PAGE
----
Copland - Rodeo

Copland is regarded as a pioneering figure in American music. While studying in Paris in 1920s was influenced by teaching of Nadia Boulanger, Stravinskian neo-classicism, popular music, and developing European nationalist composing traditions. Upon return to USA, his modernism and use of jazz gave him a reputation as an enfant terrible. In the 1930s and 40s he established a characteristically American vernacular style, employing simple harmonies, folk melodies, and lucid orchestration ^ Public appeal through such pieces as Fanfare for the Common Man and Old American Songs. Radical late works from 1960s such as Connotations and Inscape adopt an individualised 12-tone idiom. As conductor and educator worked tirelessly to promote other composers, at Harvard, Tanglewood, on radio and television ^ Copland centenary falls in 2000.

Rodeo tells the story of a young cowgirl who has always been a tomboy. With her sudden awareness of the opposite sex, she attempts to attract the attention of the Head Wrangler and the Champion Roper. Her prowess as a rider does not impress the m, and when they ride off after ignoring her exhibition she is left behind in tears. A group of girls from the city in pretty dresses arrives at the invitation of the Rancher's daughter. They are an instant success with the men, much to the angry dismay of the cowgirl, still dressed in dungarees and riding boots. She rushes from the scene, to return in the middle of the Saturday Night Dance in a party dress. Her transformation brings all the men to her side and she triumphantly accepts the Roper as her partner.(Butterworth, 91-92)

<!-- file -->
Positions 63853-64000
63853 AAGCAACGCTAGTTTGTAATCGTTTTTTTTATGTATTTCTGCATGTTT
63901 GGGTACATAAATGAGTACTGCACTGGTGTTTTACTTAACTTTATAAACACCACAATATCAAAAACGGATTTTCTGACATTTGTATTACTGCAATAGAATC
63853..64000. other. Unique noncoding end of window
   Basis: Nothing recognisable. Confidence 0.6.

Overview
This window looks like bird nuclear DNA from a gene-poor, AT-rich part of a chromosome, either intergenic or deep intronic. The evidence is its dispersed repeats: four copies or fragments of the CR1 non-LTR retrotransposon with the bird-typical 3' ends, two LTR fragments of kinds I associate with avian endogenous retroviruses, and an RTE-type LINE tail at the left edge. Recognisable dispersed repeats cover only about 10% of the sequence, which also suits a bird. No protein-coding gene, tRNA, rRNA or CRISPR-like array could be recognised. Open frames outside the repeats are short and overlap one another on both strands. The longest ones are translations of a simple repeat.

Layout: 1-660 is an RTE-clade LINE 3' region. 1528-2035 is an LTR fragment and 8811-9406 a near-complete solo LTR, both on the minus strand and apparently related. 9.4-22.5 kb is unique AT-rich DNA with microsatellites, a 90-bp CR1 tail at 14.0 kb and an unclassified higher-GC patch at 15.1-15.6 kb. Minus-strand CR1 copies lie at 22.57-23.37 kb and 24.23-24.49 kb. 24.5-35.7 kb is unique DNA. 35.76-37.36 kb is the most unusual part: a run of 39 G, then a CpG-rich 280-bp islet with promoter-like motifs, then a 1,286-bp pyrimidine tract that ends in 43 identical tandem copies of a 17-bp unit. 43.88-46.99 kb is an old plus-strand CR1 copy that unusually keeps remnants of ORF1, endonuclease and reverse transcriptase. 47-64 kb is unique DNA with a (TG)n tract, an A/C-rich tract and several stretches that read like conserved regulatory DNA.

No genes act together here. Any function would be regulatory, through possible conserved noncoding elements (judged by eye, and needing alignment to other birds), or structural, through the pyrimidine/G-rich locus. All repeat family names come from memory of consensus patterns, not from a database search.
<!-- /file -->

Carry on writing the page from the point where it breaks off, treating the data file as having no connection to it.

The introduction to the first Episode, 'Buckaroo Holiday', uses syncopation and brittle orchestration more reminiscent of El Salon Mexico than Billy the Kid. But like Billy the Kid, Rodeo incorporates folk-songs not quoted literally but presented with Copland's personal treatment. The first, 'Sis Joe', is preceded by 23 bars of 'vamping'. The second folk-song, 'If he'd be a buckaroo by his trade', like 'Sis Joe', was taken from th e collection of tunes, Our Singing Country, compiled by John A. and Alan Lomax. This, too, has a simple rag-time accopaniment, humorously punctuated by empty bars. The treatment of the material also recalls the 'Jingo' movement of Statement s with a brusque, almost satirical, character that serves to poke masculine fun at the pathetic figure of the cowgirl.

The contrasting sadness of 'Corral Nocturne' serves to emphasise the isolation of the heroine in her rejection by the cowboys and her alienation from the city girls in their pretty dresses. Although the music conta ins no folk-song quotations, it evokes the mood of Copland's earlier pastoral episodes in Music for Radio, Billy the Kid, and Our Town.

'Saturday Night Waltz' begins with the string instruments testing their open strings in the way a fiddler tunes up. The Waltz itself is in slow tempo, with hints of the song 'Goodbye Old Paint', almost an echo from Billy the Kid.

The final episode, 'Hoe Down', is based on 'Bonyparte', a tune Copland found in Traditional Music by Ira Ford, although, despite its American pedigree, it must have an origin in the Old World. A brief quote of 'McLeod's Reel' the jazzy treatment makes the whole movement distinctly American.(92-93)

©UCPO 2002-17, design by David Welchew